5 Brilliant Uses of Humiliation to Fight Crime

Shame is underrated as a deterrent to bad behavior. People who scoff at fines or even jail time don't like it one bit when they're shamed in public. Some governments still take full advantage of this, to hilarious and/or horrifying results.

#5. Colombia Dispatches Mimes to Shame Traffic Violators

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Unless you actually are one, chances are you find mimes annoying as shit. Any actual artistic merit they once had is long gone, and all that's left is a shell of a caricature, a failed clown without the verbal skills required to excitedly ask kids if they're ready for a Bozo-riffic good time.

Hemera Technologies/Photos.com
Ooooorrrr ... maybe not.

So it would stand to reason that being scolded by such an annoying, useless creature would be a good way to ensure that you stopped doing whatever caused the scolding. That's what the mayor of Bogota, Colombia was anticipating, anyway. Back in 1998, the city was suffering through a jaywalking epidemic. Unlike most places, where they pretend to care about jaywalking laws but never enforce them because otherwise everybody on the planet would be drowning in tickets, Bogota actually wanted to quell the problem. And they did so by publicly mocking and humiliating offenders via the power of mime.

When a pedestrian would jaywalk or commit some similar offense, a mime would appear and hold up a sign that said, "INCORRECTO," which, despite being an actual word, sounds exactly like a fake Spanish sound that people use when breaking out their award-winning Speedy Gonzales impression.

Via Harvard University Gazette
That bus driver is staring down more temptation than any man in history.

But a big pink sign wasn't enough; the mime would then go into full Mime Mode, mocking the jaywalkers by walking behind them and mirroring their movements, like the world's most punchable shadow. And as you might have already assumed, this asinine plan totally ... succeeded? Yes, it actually worked, without one mime so much as getting slapped in the dick. Turns out, traffic tickets mean nothing to the average jaywalker, since they're almost never large enough to matter. But everyone hates being humiliated, and so people started going to great lengths to cross the street correctly, lest they get laughed at by somebody whose basic job description does not allow for actual laughing.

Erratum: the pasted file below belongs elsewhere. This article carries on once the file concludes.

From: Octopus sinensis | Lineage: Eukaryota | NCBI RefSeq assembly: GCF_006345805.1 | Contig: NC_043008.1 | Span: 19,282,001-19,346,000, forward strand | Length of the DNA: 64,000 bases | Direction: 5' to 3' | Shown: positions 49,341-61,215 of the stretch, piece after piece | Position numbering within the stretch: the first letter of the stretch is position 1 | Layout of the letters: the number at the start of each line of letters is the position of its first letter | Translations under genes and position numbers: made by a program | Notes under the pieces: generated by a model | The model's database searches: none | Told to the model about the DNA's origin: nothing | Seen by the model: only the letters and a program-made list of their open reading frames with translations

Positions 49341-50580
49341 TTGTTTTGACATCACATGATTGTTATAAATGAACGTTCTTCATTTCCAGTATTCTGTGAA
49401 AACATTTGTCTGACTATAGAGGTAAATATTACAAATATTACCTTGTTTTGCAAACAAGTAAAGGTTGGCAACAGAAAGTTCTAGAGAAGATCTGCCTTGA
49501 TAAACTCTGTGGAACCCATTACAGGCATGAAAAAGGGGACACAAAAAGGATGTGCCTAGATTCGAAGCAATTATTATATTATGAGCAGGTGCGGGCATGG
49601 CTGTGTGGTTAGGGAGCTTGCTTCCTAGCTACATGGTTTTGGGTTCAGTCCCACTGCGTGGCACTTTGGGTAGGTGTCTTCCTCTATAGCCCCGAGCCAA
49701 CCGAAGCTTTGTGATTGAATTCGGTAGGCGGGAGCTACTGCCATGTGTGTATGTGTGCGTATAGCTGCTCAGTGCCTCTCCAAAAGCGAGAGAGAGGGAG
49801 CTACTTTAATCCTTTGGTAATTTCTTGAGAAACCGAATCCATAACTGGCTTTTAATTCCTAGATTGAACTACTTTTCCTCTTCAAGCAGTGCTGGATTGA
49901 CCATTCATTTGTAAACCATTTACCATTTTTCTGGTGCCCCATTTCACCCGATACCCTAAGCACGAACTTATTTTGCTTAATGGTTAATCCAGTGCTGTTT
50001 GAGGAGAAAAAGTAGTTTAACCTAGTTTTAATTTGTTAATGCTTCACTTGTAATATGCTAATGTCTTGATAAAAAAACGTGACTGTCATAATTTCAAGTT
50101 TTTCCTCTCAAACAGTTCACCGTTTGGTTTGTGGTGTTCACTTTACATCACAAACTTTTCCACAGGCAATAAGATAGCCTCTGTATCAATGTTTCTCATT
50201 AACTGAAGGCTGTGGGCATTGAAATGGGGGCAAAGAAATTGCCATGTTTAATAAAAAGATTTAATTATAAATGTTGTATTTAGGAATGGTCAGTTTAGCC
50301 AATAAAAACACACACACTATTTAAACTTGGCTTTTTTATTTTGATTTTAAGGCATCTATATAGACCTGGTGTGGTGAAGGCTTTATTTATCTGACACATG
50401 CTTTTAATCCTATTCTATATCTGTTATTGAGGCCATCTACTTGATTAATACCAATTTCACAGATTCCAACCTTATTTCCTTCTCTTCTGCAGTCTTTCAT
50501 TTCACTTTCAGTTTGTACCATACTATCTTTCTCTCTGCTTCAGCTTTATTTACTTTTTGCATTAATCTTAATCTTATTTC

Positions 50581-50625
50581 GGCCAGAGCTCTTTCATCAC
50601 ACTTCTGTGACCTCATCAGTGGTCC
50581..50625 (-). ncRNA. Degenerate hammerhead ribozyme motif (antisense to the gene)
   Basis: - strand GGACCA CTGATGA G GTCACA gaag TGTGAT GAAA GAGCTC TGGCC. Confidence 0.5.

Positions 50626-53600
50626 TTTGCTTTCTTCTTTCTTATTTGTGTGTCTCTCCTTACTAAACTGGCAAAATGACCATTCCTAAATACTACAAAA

It was so successful, in fact, that the initial platoon of 20 mimes was soon backed up by 400 more, meaning 420 goddamned mimes were running around Bogota, laughing at people who dared walk outside the lines. Thanks to them, traffic fatalities quickly dropped by half, only picking back up once the mayor left office and the mime program was discontinued. This proves that most cities, when given the choice of risking everyone getting hit by buses, or having their city overrun by one of the least popular forms of entertainment around, will take their chances with the bus, thank you very much.

Hemera Technologies/AbleStock.com
And steamrollers.

#4. Hello Kitty Armbands for Corrupt Police

Via Fanpop.com

Bangkok, Thailand, had an issue with police officers who played by their own rules. And by that, we mean littering, mouthing off to superiors, being dicks to random citizens, and just generally being assholes. None of these offenses was egregious enough for an actual arrest, and firing the officers wouldn't have worked, since then Bangkok would have had, like, three cops left. And that's not nearly enough to quell the sea of drunk American tourists who keep walking up to random Thai girls and asking them if they secretly have dicks "like in the movies."